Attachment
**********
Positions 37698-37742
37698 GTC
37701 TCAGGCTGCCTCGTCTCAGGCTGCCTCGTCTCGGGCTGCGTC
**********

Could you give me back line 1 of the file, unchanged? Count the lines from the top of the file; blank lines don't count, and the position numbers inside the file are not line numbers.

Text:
Positions 37698-37742